We present our woven tapestry of work that has occupied the last two years of our lives. We are together every 6 months, and when away we are always on each others minds. We are sad to be at the end of this journey, but have made friends that will last the rest of our lives.

Thesis Show

Friday, April 17, 2015
7:30 – 9pm at VCFA College Hall Gallery
36 College St. Montpelier, VT 05602

Open to the Public
Wednesday, April 15, 10am – 6pm
Thursday, April 16, 12pm – 8pm
Friday, April 17, 12pm – 8pm
Saturday, April 18, 10am – 6:30pm

Pin-up Exhibit

Opening Reception 7:30-9pm at VCFA College Hall Gallery
36 College St. Montpelier, VT 05602
Returning Student Pin-up reception: Exhibition of
student design work

Public Gallery Hours
Wednesday, April 15, 10am – 8pm
Thursday, April 16, 12pm – 8pm
Friday, April 17, 12om – 9pm
Saturday, April 18, 10am – 6:30pm

Public Lecture Series

Saturday, April 18th, 1-2pm
Noble Hall Lounge, VCFA Campus
Ellen Lupton, Curator at Cooper-Hewitt, National Design Museum in NYC and director of the Graphic Design MFA program at Maryland Institute College of Art (MICA) in Baltimore.

Tuesday, April 14th, 6-7 pm
Noble Hall Lounge, VCFA Campus
Kathleen & Christopher Sleboda of Draw Down Books, Designers in Residence


Wellspring – My Typeagogy Journey

My business ethic has been influenced by mentors and others who have helped me form my management and design style. Now at the later half of my career, I see this opportunity to take my years of business experience and put it to work in education as a teacher and mentor to motivate my students to develop/express their creativity in Graphic Design.

Self-discovery of my formal and informal education has led me to understand that I have been creating type since elementary school when I experimented with hand drawn type brochures before I even understood what typography or Graphic Design was in the context of the world. All I knew was that I loved to create designs.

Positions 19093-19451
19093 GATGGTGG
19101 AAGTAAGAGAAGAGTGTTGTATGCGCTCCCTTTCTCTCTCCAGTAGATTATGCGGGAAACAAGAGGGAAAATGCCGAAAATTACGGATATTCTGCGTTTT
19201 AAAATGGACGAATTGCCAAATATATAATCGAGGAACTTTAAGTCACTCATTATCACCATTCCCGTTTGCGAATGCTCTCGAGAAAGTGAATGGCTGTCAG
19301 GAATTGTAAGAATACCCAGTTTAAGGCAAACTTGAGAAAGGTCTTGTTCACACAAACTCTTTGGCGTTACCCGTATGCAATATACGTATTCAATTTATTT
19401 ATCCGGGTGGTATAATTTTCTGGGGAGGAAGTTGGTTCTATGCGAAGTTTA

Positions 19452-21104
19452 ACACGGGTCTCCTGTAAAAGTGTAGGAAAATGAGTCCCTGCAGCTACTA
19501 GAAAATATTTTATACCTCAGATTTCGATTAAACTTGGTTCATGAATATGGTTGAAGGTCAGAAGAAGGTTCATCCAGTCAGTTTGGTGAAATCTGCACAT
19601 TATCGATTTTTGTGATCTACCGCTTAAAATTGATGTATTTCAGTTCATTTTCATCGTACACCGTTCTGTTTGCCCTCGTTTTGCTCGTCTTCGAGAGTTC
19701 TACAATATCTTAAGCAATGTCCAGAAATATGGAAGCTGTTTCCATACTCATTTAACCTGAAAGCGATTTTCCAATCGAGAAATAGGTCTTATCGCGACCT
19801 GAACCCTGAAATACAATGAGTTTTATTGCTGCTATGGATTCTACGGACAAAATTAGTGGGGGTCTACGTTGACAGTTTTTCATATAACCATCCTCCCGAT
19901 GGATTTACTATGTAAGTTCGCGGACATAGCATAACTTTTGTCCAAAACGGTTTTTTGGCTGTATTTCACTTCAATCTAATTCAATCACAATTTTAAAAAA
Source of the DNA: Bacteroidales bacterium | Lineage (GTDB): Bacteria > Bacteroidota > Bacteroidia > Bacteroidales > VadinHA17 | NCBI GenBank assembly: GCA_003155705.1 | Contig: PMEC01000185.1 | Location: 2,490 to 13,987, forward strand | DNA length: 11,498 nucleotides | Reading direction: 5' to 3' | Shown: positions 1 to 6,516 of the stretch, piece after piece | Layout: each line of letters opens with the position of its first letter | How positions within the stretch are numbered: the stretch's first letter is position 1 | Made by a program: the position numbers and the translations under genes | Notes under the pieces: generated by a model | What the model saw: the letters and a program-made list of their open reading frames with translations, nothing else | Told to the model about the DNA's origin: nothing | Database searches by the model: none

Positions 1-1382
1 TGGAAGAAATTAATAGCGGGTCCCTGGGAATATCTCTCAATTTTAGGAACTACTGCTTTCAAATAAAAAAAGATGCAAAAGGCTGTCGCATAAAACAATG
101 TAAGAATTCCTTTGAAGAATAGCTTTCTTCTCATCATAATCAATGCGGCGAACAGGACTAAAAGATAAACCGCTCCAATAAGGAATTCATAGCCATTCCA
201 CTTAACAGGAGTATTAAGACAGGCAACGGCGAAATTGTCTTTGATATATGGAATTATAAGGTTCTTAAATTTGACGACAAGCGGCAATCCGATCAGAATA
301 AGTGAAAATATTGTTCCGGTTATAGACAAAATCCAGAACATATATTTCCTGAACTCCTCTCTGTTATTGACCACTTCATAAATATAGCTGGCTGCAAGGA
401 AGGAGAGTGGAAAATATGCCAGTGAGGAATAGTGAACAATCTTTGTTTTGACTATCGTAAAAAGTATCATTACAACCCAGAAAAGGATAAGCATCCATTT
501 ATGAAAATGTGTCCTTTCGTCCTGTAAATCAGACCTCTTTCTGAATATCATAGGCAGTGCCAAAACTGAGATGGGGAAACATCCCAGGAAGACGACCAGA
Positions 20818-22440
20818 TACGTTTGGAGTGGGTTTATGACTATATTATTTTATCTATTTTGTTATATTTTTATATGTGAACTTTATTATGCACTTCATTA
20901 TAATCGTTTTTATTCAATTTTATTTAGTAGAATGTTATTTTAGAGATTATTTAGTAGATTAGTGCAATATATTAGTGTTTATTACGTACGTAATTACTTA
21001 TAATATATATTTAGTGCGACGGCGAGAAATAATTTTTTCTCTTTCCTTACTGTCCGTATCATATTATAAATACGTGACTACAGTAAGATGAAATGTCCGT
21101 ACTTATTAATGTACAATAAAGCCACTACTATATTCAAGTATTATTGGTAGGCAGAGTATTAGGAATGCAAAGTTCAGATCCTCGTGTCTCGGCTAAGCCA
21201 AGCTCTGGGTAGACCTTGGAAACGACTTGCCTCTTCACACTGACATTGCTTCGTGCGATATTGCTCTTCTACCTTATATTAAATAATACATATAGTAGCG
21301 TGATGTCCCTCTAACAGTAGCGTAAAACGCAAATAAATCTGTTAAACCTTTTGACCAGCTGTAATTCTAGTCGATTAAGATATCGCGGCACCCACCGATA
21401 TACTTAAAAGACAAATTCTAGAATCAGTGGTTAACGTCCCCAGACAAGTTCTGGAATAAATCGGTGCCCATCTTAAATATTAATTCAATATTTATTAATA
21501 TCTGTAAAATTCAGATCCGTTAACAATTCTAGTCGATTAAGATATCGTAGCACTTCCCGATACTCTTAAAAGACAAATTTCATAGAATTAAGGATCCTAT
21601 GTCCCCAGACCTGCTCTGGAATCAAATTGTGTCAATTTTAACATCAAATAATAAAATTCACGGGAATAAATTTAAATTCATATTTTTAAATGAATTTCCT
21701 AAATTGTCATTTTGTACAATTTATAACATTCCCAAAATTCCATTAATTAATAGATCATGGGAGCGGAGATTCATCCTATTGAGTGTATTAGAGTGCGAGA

A wellspring is defined as a source of water, a spring or a stream.


How can I work with my hands, using the fundamentals of design, to reveal the complexities of the heart?

The most basic thing I knew when I arrived at VCFA was that I wanted to work with my hands. I wanted to find a way to practice design that helped me connect body, heart and mind. I have discovered that working with my hands making watermarks allows me to understand and experience my life more clearly and fully by temporarily bypassing the judgmental part of my brain and working directly with my heart.

The process and methods of making watermarks has become, for me, a metaphor for life. Using my hands and the tools of design, I have found a way to reveal, articulate and organize the otherwise amorphous realm of my emotions and the complexities of being in relationship with others and with the uncertainty of life.

Using these simple elements of design: color, form, scale, space, texture and line, I can see the fabric of my heart on each sheet of paper.


Symbol and Myth: The Design, History, and Legend of the American Flag

I recognize the American flag is a sensitive subject, but also understand the flag is simply an artifact. It represents an illusion perpetuated by the mere presence of the design artifact. It is a form of idol worship and often associated with fervent nationalistic passion, which leads to a somewhat fanatical form of patriotic allegiance. The design artifact, or flag, is comparable to a mythical symbol, that is, for some, infallible. As the design of the flag has transformed through the